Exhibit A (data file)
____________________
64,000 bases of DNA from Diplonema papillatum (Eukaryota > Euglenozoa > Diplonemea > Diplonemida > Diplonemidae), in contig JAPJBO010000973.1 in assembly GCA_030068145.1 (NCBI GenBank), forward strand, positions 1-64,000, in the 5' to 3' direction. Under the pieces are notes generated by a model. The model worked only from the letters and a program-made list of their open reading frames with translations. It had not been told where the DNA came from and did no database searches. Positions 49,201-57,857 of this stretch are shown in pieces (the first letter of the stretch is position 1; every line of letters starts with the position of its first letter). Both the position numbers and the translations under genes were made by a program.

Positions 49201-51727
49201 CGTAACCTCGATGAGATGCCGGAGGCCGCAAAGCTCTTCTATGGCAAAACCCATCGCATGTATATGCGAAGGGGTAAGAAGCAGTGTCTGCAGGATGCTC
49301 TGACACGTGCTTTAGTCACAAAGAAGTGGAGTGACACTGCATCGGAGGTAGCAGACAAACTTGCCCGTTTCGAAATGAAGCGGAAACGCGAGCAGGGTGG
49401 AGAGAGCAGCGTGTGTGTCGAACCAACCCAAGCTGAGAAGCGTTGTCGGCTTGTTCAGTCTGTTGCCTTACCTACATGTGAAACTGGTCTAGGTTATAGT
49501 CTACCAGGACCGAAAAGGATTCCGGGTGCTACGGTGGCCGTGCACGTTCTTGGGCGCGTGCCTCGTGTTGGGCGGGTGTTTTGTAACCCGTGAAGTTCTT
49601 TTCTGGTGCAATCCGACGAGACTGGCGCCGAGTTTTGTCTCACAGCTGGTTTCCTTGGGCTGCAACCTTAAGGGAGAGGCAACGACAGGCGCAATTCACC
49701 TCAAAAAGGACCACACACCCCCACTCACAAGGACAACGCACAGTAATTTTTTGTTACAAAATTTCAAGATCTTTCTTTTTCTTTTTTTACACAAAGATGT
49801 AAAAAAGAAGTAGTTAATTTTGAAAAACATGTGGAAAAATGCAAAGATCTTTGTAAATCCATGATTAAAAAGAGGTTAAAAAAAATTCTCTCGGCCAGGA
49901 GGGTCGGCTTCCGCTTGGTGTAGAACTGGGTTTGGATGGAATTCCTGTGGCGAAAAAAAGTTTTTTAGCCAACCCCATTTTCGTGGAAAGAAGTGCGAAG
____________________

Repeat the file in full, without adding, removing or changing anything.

64,000 bases of DNA from Diplonema papillatum (Eukaryota > Euglenozoa > Diplonemea > Diplonemida > Diplonemidae), in contig JAPJBO010000973.1 in assembly GCA_030068145.1 (NCBI GenBank), forward strand, positions 1-64,000, in the 5' to 3' direction. Under the pieces are notes generated by a model. The model worked only from the letters and a program-made list of their open reading frames with translations. It had not been told where the DNA came from and did no database searches. Positions 49,201-57,857 of this stretch are shown in pieces (the first letter of the stretch is position 1; every line of letters starts with the position of its first letter). Both the position numbers and the translations under genes were made by a program.

Positions 49201-51727
49201 CGTAACCTCGATGAGATGCCGGAGGCCGCAAAGCTCTTCTATGGCAAAACCCATCGCATGTATATGCGAAGGGGTAAGAAGCAGTGTCTGCAGGATGCTC
49301 TGACACGTGCTTTAGTCACAAAGAAGTGGAGTGACACTGCATCGGAGGTAGCAGACAAACTTGCCCGTTTCGAAATGAAGCGGAAACGCGAGCAGGGTGG
49401 AGAGAGCAGCGTGTGTGTCGAACCAACCCAAGCTGAGAAGCGTTGTCGGCTTGTTCAGTCTGTTGCCTTACCTACATGTGAAACTGGTCTAGGTTATAGT
49501 CTACCAGGACCGAAAAGGATTCCGGGTGCTACGGTGGCCGTGCACGTTCTTGGGCGCGTGCCTCGTGTTGGGCGGGTGTTTTGTAACCCGTGAAGTTCTT
49601 TTCTGGTGCAATCCGACGAGACTGGCGCCGAGTTTTGTCTCACAGCTGGTTTCCTTGGGCTGCAACCTTAAGGGAGAGGCAACGACAGGCGCAATTCACC
49701 TCAAAAAGGACCACACACCCCCACTCACAAGGACAACGCACAGTAATTTTTTGTTACAAAATTTCAAGATCTTTCTTTTTCTTTTTTTACACAAAGATGT
49801 AAAAAAGAAGTAGTTAATTTTGAAAAACATGTGGAAAAATGCAAAGATCTTTGTAAATCCATGATTAAAAAGAGGTTAAAAAAAATTCTCTCGGCCAGGA
49901 GGGTCGGCTTCCGCTTGGTGTAGAACTGGGTTTGGATGGAATTCCTGTGGCGAAAAAAAGTTTTTTAGCCAACCCCATTTTCGTGGAAAGAAGTGCGAAG